HR Q&A for Credit Unions Regarding Coronavirus Situation

HR Q&A for Credit Unions Regarding Coronavirus Situation

Measures being adopted or considered


1. Q. What ‘stop the spread of Coronavirus’ measures are credit unions adopting for the health and safety of their staff?


  • Gloves and sanitizers, Perspex on the counter for all frontline staff, plus hand wash/soap and paper towels in all bathrooms, tissue boxes available everywhere, HSE signs and information communicated by all managers regularly, and sanitisers and signage for all members on the counter and in face-to-face meeting plus social distancing applied
  • Disinfect counters, meeting areas and meeting room areas, keyboard, mouse, laptops, desk, phones, mobiles, iPad, printers, scanners, door handles, rails, light switches, etc. – ask each employee to do this regularly and increase frequency of cleaning and include this type of cleaning


2. Q. What other measures are credit unions adopting for the health and safety of their staff and for business continuity?


  • Staggered shifts / working hours (to reduce contact)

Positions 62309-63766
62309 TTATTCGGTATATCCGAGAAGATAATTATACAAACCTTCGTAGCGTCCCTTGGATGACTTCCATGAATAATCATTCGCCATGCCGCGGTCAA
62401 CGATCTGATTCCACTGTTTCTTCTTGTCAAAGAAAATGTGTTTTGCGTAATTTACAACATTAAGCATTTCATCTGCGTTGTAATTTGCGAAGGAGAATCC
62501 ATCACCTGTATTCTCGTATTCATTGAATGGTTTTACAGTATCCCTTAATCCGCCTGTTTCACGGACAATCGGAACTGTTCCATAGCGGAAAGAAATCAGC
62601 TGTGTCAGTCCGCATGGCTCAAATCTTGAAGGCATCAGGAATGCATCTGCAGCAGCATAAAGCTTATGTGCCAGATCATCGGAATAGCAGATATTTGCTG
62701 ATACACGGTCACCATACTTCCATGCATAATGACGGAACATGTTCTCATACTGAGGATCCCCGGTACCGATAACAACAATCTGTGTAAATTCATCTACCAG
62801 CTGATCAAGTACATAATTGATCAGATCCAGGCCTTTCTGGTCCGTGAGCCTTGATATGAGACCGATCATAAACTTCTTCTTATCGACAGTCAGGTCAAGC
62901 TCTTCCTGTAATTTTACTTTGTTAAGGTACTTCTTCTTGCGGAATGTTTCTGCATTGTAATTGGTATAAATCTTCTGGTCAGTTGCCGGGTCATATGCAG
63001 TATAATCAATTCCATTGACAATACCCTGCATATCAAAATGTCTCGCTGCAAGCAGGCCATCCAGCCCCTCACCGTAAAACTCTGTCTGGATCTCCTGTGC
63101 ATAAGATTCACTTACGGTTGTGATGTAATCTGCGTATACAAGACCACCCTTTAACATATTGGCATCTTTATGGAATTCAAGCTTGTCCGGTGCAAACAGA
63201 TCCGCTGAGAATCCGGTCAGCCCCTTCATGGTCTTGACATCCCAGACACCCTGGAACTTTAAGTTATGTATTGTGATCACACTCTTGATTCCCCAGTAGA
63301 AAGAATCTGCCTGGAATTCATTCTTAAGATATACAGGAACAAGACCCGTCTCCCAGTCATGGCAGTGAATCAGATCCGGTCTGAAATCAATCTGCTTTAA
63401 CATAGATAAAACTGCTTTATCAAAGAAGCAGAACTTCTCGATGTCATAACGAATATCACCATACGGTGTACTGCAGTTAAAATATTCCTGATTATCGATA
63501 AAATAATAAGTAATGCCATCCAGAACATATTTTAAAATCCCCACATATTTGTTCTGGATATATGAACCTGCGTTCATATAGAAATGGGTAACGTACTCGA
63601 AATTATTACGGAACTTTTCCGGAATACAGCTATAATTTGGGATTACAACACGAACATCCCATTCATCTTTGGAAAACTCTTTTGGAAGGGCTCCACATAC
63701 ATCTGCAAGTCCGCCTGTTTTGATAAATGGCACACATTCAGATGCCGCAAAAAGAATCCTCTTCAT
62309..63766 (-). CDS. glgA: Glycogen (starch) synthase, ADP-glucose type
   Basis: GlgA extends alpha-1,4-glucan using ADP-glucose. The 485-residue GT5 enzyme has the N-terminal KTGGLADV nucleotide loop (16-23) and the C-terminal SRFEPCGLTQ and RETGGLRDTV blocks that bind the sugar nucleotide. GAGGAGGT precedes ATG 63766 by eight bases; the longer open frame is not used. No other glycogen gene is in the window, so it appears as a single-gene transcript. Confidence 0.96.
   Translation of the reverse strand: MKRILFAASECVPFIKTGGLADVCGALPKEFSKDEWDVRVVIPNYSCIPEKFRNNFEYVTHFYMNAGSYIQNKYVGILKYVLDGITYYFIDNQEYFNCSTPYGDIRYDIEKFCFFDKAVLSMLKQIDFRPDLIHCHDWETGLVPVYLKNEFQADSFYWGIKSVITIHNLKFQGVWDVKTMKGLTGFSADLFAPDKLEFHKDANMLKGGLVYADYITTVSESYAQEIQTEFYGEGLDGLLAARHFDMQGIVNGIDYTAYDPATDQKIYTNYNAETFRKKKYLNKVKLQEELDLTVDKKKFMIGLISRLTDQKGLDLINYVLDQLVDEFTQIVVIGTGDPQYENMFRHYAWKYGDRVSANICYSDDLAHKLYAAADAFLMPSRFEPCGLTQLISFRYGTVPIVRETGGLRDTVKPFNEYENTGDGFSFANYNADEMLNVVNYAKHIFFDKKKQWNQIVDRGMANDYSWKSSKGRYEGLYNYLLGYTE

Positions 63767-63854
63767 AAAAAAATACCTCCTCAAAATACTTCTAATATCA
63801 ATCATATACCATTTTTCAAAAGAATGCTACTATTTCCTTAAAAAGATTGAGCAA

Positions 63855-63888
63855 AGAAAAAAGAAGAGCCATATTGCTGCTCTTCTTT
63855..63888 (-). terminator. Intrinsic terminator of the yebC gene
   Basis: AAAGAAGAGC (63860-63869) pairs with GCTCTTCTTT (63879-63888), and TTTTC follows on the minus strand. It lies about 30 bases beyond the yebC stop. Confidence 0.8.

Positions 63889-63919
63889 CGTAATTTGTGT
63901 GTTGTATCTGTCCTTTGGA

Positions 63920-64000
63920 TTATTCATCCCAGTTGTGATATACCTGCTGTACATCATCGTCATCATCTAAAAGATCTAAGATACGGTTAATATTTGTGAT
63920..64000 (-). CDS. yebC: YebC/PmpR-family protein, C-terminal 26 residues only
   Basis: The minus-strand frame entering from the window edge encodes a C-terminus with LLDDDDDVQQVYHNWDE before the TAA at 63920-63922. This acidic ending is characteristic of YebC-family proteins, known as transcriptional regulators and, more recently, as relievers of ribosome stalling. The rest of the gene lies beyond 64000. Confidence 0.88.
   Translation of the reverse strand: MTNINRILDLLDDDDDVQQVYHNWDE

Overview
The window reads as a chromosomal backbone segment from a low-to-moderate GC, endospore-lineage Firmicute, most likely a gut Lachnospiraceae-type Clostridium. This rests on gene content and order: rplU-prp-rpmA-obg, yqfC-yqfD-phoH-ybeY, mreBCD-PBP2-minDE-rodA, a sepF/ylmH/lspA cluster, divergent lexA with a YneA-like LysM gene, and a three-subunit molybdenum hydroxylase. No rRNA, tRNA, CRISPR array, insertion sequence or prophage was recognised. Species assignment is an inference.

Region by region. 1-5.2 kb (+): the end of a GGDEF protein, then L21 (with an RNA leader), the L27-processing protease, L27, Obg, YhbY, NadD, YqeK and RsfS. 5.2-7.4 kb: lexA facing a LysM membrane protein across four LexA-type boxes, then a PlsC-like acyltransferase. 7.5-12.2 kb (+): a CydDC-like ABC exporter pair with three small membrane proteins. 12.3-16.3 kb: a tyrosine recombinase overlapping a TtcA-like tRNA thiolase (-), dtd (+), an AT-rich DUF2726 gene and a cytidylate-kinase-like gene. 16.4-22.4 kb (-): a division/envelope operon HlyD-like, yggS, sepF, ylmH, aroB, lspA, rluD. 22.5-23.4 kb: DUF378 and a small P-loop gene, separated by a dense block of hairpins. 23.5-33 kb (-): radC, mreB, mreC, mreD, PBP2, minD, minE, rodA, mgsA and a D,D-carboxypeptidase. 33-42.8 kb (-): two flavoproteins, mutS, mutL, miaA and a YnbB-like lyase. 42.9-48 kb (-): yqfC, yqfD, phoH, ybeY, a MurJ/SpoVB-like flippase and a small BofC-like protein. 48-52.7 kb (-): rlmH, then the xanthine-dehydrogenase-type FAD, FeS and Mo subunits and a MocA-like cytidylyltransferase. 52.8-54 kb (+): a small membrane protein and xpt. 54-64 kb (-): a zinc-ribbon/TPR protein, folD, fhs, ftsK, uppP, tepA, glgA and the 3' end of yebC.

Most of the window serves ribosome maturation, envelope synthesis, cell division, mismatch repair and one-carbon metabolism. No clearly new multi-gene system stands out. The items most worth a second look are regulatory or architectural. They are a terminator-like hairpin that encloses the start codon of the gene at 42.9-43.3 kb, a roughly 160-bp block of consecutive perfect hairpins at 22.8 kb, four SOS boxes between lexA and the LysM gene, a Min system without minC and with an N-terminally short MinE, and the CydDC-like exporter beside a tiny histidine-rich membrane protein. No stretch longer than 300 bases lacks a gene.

• Staggered breaks (to reduce contact)
  • Split teams – for example, one half of the team working from home this week, the other half at the office (to avoid a whole team going down with Coronavirus)
  • Remote working where possible (to eliminate contact)


3. Q. What measures do we take with staff who are in the high risk category for Coronavirus?


A risk assessment would need to be undertaken and advice from the HSE Hotline/Guidance should be followed.


The high risk group include staff over 60 and those with long-term medical conditions and weakened immune systems such as lung disease, diabetes, cancer, heart disease and high blood pressure.


You should identify what staff have such conditions and if possible, they should work remotely.